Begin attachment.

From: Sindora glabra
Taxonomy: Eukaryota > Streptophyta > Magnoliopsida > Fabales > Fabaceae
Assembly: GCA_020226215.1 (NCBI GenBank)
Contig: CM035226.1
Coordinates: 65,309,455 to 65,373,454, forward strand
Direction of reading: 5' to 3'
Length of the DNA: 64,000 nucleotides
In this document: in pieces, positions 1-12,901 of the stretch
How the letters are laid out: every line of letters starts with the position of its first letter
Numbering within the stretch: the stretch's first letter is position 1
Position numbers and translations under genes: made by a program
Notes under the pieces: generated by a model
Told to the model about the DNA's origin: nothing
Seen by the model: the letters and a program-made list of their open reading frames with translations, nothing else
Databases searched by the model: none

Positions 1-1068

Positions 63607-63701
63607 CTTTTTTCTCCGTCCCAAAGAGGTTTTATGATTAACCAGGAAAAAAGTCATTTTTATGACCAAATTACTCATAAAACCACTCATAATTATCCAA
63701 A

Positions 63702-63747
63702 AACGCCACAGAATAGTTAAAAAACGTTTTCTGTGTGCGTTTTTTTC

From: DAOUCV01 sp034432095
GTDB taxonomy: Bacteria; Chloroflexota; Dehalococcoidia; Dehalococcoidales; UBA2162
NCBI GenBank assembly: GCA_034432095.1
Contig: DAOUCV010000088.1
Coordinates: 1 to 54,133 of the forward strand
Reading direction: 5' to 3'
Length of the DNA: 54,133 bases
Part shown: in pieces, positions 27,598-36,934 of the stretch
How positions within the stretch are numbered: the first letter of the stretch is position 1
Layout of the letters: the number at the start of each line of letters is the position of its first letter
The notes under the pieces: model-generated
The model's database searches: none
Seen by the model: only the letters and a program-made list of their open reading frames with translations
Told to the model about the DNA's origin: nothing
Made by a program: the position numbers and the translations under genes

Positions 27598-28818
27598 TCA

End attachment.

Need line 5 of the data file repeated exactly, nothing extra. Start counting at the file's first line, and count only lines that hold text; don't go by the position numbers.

Coordinates: 65,309,455 to 65,373,454, forward strand